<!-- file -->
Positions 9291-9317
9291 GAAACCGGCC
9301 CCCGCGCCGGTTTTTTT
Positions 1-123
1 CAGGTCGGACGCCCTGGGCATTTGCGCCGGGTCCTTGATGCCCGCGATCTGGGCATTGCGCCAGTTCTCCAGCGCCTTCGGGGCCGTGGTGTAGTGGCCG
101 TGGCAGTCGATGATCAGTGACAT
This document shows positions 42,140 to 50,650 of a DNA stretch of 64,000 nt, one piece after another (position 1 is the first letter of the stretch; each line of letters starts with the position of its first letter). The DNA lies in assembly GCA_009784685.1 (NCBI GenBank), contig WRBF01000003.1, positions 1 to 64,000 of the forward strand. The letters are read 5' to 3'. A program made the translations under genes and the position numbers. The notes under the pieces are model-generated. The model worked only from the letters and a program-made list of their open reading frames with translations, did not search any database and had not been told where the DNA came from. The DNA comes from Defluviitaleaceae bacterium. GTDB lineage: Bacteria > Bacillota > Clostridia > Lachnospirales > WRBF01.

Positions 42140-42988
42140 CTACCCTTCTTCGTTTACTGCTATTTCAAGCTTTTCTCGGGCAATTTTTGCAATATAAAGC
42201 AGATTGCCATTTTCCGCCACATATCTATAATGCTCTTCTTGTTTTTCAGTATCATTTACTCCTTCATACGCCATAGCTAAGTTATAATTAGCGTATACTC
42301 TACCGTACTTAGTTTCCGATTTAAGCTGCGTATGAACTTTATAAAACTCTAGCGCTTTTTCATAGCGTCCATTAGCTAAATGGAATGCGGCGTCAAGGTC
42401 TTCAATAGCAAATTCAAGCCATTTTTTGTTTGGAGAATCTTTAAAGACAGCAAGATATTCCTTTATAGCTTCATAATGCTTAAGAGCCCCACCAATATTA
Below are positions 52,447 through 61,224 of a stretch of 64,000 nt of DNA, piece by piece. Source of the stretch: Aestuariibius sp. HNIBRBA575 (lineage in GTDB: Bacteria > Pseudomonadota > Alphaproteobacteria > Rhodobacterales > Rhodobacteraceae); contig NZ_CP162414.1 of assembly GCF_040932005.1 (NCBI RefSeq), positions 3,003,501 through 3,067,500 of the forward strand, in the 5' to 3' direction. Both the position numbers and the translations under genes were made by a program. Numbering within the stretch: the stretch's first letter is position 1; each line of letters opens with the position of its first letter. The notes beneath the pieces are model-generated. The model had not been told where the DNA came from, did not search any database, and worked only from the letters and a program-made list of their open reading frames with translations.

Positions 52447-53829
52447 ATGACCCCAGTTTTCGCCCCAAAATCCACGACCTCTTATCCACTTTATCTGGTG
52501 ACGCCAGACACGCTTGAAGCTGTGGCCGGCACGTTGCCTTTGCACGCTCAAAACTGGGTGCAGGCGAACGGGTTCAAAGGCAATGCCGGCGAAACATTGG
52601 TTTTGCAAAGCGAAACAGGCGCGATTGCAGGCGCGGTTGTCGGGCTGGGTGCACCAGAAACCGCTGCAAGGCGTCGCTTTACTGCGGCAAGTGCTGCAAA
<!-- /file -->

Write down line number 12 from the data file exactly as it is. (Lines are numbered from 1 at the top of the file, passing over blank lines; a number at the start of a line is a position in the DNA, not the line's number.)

42401 TTCAATAGCAAATTCAAGCCATTTTTTGTTTGGAGAATCTTTAAAGACAGCAAGATATTCCTTTATAGCTTCATAATGCTTAAGAGCCCCACCAATATTA